This is a good practice to avoid running a costly query by accident. (BigQuery costs $5 per TB data scanned.)
We can create a view that has the structure from the unstructured table:
CREATE VIEW `views.usgs_events` AS (
Here, I’m using functions such as
JSON_EXTRACT_ARRAY to extract the values from the nested field to create the flat table.
CAST function to convert the extracted string into the appropriate data types:
Note that latitude and longitude are concatenated as a comma-separated string for the next step.
Also note that I renamed
date partition field to
The view inherits the partition filter requirement so we can avoid any accident of scanning the entire dataset by accident:
SELECT * FROM `views.usgs_events`
Once the data is formatted, it is straightforward to visualize it on Google Data Studio:
Here, Google Maps are selected as the chart type.
lag_lng is used for bubble location,
property.mag is used as the bubble size.
In this post, I extracted the data simply with curl command without worrying about the file format or schema. The data was just dumped to Cloud Storage.
Then I created an externally partitioned table. Here again, I did not care to specify a schema.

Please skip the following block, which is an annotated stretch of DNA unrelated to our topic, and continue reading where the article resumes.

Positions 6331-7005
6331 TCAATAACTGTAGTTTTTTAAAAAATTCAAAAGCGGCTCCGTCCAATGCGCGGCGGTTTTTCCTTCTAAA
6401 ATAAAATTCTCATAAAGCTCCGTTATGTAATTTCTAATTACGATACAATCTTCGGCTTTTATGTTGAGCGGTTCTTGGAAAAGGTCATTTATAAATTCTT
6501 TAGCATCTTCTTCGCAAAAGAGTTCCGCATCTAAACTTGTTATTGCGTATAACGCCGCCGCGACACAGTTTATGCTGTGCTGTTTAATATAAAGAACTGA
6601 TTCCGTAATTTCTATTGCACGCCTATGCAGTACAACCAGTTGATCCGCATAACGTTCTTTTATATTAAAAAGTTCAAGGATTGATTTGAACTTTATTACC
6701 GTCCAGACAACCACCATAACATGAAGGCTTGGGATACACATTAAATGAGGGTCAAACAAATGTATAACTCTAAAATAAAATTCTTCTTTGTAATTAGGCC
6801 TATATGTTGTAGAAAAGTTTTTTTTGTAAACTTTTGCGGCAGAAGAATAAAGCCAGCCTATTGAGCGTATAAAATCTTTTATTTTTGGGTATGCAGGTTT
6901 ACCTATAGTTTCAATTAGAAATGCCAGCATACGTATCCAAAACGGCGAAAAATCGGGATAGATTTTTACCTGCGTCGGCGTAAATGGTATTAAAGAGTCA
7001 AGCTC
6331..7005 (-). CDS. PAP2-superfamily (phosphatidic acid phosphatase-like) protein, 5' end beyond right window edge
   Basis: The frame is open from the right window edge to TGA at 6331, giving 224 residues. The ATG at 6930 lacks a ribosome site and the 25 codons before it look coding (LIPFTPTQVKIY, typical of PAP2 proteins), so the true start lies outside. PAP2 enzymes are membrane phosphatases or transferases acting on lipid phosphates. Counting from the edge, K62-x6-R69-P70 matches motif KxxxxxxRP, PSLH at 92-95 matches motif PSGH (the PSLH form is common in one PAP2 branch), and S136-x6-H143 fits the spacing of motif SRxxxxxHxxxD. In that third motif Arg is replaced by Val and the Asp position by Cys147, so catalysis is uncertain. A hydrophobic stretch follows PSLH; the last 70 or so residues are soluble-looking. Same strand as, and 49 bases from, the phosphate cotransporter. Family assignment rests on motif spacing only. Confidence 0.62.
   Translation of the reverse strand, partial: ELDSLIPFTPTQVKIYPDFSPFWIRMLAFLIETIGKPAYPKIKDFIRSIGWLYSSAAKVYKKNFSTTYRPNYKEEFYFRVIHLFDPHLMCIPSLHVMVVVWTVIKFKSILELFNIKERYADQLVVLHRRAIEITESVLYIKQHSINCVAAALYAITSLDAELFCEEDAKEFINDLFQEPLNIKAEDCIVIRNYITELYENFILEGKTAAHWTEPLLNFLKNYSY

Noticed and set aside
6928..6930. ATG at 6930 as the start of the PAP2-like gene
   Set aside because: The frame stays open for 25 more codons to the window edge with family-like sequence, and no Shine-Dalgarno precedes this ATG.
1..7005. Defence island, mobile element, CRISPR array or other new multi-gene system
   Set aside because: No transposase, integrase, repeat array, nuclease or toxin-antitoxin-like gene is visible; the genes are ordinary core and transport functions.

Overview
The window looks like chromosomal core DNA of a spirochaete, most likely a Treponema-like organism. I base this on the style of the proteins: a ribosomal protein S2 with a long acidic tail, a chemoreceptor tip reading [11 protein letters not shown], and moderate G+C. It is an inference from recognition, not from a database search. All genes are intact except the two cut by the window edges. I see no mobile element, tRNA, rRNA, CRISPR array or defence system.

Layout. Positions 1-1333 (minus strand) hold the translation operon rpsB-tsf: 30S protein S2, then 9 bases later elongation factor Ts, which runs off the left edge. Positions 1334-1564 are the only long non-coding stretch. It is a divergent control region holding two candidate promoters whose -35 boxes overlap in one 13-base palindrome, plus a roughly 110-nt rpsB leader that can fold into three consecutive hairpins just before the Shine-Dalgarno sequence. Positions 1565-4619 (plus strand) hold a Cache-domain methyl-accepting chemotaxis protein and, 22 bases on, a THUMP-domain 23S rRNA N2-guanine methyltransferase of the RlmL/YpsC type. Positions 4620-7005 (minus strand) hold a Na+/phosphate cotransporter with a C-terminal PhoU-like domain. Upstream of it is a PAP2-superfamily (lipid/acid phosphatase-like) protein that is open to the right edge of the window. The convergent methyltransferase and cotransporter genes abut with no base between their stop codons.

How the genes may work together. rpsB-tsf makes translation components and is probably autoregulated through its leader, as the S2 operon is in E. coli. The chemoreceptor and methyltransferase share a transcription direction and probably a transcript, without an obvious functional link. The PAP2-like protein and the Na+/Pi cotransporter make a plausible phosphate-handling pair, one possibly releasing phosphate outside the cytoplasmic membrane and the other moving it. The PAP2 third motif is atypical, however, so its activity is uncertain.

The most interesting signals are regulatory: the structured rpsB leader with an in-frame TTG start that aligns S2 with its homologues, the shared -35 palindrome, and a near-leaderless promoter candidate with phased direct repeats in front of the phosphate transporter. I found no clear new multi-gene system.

At the very last step, I extracted the values from the raw strings and saved them as a structured view. I did so just by writing a SQL.
I could extract what I want with
JSON_EXTRACT function for newline-separated JSON records.
REGEXP_EXTRACT function would be useful for other types of file formats.
The parallelization of the query execution comes free, thanks to BigQuery. Just imagine how slow the process would be if I had to
- Specify the schema.
- Write the transformation logic.
- Configure the parallel processing for the transformation process by myself.
…before loading the data to the data warehouse. What if the raw data’s schema suddenly changed?
I hope you are impressed by how quickly I processed and visualized the earthquake event data by choosing the simple and powerful ETL approach. The computational benefit of transforming data in a massively-parallel data warehouse such as BigQuery would be even greater once I start extracting much more data continuously with a production-level extraction process such as this one.
I just demonstrated a case of efficiency gain with ELT. However, ETL or ETLT can be more appropriate in other scenarios. For example, masking or obfuscating personal identifiable data is very important before storing them in a data lake including Cloud Storage because it is much more costly to delete or modify a single record in a file partition after it’s loaded. (Think of a GDPR case a user requests a complete data erase.)
Above visualization was created with this source code
I hope this introduction was informative and relatable to your business. If you would like to find out more what Anelen can do for your data challenge, please contact email@example.com (.co, not .com don’t get your email lost elsewhere!) or schedule a free discovery meeting with the scheduler.
Daigo Tanaka, CEO and Data Scientist @ ANELEN